Seb Cazes

01/01/2010

1 Comment

 
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Tell us about your latest comicbook Le dresseur de chevreuils ambitextres!

Well, it began in autumn 2008 with the idea of creating a silkscreen illustration book. During my hibernation, I was thinking about images and texts, finally I started to work on a kind of story made up from dreams, automatic writings, and texts I had done… the mixture of all of these made a narration and finally I said to the publisher it would be a comic-book. I spent the whole winter writing and drawing it, so the story is kind of absurd and surrealistic, darkly funny, and the drawings are inspired from my trips, to Canada, California, Portugal, Russia, and Paris… the urban aesthetic aspect is very important, and the notion of nature too (I went to California to explore the giant sequoias groves and forests for example, it’s a place where nature is huge in every single aspect, so you can’t help being different after a trip like that).


I needed to draw a boy so i started to draw myself, so I could finally say in the beginning of the book «this is a true story», which is another absurd aspect of it.

The book was published in June 2009 and can be found in good indy book-shops in France (an English translation is available) or  you can order one from me.

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Your “Corps” mixed-media series is very interesting. What inspired you during creation and what was the core concept?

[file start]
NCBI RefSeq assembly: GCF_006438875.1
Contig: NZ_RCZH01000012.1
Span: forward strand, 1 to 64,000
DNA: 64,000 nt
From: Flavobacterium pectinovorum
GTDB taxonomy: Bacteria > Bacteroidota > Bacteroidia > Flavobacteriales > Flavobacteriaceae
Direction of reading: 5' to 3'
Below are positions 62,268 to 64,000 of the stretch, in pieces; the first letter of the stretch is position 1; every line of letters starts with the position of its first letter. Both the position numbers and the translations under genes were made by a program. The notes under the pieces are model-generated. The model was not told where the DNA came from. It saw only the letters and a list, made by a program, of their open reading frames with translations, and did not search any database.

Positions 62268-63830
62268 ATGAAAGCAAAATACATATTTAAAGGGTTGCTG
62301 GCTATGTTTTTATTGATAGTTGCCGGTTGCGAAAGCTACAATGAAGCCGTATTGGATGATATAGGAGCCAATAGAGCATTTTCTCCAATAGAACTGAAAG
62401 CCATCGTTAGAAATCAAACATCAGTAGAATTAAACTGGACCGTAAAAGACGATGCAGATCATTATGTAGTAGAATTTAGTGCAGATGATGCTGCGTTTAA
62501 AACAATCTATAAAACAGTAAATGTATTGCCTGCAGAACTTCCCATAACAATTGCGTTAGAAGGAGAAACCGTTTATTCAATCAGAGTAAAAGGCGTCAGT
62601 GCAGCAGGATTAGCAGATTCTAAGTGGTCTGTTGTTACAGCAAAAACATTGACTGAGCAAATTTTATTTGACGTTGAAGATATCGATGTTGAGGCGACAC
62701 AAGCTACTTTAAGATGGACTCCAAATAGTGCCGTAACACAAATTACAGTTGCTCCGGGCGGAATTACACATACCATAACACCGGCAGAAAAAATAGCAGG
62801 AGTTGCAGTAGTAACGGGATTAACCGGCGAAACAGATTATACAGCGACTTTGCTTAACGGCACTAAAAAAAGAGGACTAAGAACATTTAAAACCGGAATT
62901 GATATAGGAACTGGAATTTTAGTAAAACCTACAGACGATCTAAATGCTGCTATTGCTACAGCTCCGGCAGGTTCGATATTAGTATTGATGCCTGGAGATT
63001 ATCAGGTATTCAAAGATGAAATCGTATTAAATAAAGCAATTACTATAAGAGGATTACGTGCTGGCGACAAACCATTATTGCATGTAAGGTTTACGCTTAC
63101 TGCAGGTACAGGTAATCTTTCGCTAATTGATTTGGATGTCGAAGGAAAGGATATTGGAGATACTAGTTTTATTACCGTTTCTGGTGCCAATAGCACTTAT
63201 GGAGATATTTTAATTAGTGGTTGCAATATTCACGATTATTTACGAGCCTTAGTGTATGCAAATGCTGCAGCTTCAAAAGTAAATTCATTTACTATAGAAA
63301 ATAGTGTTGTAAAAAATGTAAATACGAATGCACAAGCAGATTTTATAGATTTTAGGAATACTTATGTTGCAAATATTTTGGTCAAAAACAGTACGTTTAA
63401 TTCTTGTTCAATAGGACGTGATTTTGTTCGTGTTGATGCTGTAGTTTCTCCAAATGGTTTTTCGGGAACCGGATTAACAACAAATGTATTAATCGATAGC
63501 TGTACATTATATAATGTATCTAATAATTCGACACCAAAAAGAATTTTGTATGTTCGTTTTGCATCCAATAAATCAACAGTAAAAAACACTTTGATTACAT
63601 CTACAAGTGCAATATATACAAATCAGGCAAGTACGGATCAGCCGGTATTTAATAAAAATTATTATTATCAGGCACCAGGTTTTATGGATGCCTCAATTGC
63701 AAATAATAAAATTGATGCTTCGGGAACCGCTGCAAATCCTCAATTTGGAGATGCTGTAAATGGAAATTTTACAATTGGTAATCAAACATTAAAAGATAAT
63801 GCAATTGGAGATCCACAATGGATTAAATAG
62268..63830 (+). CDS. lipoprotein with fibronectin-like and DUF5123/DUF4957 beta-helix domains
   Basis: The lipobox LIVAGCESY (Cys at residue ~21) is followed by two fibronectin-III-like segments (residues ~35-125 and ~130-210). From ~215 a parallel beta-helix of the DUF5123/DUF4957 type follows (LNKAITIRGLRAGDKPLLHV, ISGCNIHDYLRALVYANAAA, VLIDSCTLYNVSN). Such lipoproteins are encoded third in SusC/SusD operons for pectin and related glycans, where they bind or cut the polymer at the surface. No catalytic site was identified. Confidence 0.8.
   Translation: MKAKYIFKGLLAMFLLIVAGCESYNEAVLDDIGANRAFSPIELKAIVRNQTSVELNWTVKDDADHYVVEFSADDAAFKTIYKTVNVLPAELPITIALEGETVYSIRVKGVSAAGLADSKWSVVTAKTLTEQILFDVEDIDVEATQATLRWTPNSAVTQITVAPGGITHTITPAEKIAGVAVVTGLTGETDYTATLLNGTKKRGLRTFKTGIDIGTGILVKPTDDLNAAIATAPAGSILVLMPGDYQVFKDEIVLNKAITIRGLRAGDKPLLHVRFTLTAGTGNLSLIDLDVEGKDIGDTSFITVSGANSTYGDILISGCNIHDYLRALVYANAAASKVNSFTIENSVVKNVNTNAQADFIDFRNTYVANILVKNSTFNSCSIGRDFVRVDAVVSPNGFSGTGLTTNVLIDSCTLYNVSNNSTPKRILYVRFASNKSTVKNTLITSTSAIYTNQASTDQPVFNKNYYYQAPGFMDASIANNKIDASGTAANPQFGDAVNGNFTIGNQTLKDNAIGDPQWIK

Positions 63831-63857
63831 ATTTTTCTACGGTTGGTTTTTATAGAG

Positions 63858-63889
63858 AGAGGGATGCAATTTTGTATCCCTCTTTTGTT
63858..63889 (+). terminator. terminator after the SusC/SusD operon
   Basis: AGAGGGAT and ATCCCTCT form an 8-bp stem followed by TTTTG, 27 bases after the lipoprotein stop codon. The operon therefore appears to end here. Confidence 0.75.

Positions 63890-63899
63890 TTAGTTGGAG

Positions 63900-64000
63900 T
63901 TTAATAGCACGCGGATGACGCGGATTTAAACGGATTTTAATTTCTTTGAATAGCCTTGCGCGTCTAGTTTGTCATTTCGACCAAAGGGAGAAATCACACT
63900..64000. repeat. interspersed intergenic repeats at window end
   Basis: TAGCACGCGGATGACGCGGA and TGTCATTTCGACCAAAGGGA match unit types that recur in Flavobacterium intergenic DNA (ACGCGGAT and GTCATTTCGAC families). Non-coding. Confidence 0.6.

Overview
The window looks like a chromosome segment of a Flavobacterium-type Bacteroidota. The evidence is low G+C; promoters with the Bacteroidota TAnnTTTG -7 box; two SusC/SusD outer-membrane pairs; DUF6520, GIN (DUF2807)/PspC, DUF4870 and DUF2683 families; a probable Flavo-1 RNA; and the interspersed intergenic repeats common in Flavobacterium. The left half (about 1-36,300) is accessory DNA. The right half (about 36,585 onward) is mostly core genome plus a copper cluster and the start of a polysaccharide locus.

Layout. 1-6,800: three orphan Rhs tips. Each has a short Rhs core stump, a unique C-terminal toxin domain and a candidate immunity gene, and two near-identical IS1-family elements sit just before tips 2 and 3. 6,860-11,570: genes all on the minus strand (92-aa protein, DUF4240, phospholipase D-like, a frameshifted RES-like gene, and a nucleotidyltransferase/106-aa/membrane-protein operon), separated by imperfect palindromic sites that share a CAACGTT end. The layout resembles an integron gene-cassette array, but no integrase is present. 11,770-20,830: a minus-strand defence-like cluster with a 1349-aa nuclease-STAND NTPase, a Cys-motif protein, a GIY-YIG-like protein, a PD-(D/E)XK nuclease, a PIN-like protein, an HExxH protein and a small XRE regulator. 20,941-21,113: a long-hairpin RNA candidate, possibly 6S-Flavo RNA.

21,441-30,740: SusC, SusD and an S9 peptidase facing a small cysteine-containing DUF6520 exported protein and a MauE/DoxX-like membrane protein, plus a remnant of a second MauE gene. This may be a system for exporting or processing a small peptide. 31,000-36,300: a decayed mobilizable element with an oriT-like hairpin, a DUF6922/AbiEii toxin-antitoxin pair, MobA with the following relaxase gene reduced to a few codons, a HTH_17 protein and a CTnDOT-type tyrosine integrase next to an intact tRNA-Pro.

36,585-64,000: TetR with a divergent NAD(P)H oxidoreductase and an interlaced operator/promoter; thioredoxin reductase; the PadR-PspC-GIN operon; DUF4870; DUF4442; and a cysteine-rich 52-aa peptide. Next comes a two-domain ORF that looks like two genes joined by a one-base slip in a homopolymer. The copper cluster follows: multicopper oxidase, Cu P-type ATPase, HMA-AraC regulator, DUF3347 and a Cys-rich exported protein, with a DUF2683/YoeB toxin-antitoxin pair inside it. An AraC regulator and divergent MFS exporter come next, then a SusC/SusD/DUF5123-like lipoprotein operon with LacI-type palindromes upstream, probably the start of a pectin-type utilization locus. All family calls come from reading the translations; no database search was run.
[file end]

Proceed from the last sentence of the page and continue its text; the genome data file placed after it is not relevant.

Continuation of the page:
This work is not recent, it was a commission for an exhibition. Each time I make an exhibition somewhere, it is a means to give myself a theme to work on, the kind of thing I dont have the time to do during the year if I don’t make an exhibition for it. The theme was the «body» but I wanted to deal with it with the notion of texture. In the Annecy animation festival in 2002, I saw a giant exhibition of Eva and Jan Svankmajer, that was so impressive and different. You could see of course all the texture they use in their work that is essential, but besides that you could see that they use persons not only to see their works, but to feel them too. You could touch things and try to find what it deals with. I remembered their work and tried to do something like that. An exhibition around the body but with the texture as an essential aspect of it. So this is not only paint, this is a whole long work for many years when you keep hundreds of things, old books, old boxes, old dolls etc, you know that one day you’ll just use them and that day arrived with this theme.


It was a need even if most of the time that need exists deep inside of me even if my main way of expressing myself is to draw. It’s a work about texture, accumulation, recycling, it’s a mix between a painting and a cabinet of curiositie.
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Give us a brief description of your day schedule.

In winter I spend my time sleeping and dreaming my life.

Generally I wake up in the morning one time in two I’m in a bad mood because pigeons make too much noise and I hate them. Most of the time the weather is nice so there’s enough light to get me in a good mood. Then I always open my shutters, light my computer and see what’s on it. I put good music (Electrelane for example) because I don’t like silence (silence means pigeons). Then I think of what I should do in the day, commission works, personal works etc, and then I go to sleep again because I’m too tired from my night. I try to work on things and organize myself to be more efficient and that’s an everyday problem. Then I eat a broccoli and drink hundreds of litres of coffee. Sometimes I go riding my bike in the forest too. I have to pick my daughter up at school -she’s 6- and do things with her.